“People tend to focus on the huts, but for us getting track systems open again was integral to maintaining the huts and continuing to have them used.” For Buglass, a key reason for huts being removed in the past was because they were too tough to get to. “In Hokitika, we’ve now opened up tracks up from Whitcombe Valley to the Mungo for the first time in nearly 40 years,” he explains.
Buglass believes the work they’re doing would still have been completed without CCPF funding, but it has made things so much quicker. “Last summer we did more huts and tracks than in any of the previous 10 years. It’s important work because you can’t leave a hut for too long – once it gets to a certain point, it’s difficult to fix or justify fixing it.
“The consortium’s sped up the process and allowed us to attend to more huts.”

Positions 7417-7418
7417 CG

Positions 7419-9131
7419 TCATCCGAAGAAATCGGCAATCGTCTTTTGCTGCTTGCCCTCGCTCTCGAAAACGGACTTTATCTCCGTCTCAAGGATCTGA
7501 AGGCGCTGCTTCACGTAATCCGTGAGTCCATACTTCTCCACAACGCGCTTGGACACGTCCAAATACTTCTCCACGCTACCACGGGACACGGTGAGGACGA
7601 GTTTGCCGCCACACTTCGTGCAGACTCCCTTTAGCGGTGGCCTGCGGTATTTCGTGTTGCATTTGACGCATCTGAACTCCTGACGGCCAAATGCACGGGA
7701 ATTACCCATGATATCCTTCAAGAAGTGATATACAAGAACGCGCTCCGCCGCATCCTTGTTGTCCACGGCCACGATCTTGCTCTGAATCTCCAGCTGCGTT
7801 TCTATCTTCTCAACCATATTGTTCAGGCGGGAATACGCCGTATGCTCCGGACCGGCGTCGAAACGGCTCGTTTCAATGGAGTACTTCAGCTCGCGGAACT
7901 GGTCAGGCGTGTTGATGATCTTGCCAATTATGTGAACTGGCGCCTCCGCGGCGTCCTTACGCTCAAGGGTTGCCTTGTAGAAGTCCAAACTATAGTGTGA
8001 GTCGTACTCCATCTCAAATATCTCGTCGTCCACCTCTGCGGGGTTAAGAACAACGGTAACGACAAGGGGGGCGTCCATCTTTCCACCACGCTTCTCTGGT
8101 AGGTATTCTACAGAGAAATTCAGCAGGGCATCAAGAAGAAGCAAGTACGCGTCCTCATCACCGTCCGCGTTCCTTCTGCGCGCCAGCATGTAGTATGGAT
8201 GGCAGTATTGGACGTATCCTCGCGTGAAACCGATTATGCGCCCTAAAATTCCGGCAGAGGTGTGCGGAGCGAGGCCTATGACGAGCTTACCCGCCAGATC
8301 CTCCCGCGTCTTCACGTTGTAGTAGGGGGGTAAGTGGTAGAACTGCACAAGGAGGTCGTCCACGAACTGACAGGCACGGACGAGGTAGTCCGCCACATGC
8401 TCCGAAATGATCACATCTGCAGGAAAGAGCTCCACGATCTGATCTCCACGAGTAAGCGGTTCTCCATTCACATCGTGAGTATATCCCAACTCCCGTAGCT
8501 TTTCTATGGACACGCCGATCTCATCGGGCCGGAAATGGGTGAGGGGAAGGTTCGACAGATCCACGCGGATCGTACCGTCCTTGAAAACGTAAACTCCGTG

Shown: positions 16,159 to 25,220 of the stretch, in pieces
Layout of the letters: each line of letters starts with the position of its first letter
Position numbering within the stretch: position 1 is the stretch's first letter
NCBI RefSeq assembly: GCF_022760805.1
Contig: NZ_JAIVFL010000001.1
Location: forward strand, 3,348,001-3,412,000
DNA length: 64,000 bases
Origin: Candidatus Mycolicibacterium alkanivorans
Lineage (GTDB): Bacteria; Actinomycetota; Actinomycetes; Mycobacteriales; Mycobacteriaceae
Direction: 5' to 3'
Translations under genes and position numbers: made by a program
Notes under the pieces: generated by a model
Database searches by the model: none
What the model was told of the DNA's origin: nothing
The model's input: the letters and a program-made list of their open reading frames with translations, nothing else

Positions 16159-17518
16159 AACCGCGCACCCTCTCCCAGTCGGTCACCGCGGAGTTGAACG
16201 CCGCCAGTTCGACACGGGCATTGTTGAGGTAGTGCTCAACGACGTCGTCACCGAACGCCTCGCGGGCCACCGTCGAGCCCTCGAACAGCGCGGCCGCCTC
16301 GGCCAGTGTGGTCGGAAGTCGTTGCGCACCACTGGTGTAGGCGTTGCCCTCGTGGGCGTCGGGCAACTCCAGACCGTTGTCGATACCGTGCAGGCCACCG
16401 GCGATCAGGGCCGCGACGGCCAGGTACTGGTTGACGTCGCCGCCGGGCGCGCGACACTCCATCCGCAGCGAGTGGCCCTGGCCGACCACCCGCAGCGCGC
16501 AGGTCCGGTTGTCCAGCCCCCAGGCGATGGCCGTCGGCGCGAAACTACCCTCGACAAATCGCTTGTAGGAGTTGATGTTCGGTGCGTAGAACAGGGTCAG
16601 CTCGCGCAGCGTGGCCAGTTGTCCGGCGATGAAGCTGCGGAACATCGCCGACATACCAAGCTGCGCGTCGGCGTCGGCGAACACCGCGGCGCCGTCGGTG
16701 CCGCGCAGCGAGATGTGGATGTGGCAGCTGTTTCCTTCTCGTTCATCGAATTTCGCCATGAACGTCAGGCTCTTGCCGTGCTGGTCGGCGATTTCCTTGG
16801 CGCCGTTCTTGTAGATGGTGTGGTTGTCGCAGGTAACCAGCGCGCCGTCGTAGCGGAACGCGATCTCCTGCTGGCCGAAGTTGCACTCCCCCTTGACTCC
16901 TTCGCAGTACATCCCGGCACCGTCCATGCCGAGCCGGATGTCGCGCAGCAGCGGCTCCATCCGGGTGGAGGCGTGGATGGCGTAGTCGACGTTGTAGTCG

Buglass says, rather than treading on DOC’s feet, the system has allowed a two-tier system to develop where DOC works on the front country projects while the consortium deals purely with the backcountry. “DOC wasn’t able to deal with the remote facilities anyway,” he says.
The wider benefits are very much at the forefront of Robin McNeill’s mind too. The FMC president says the scheme has not only worked wonders for relationships between backcountry enthusiasts and DOC, but it has also rekindled a turbulent relationship between the FMC and the Deerstalkers Association.
“In the past, we took a strong pro-1080 view and, at that stage, they didn’t. A number of their branches were members of FMC but by 1995 all had parted company.
“I’ve been wanting to rebuild that relationship with the deerstalkers for a long time and this has been the icing on the cake for me. We’ve realised we’re all wanting essentially the same thing, there’s not much we don’t agree on, and we can enjoy working with each other.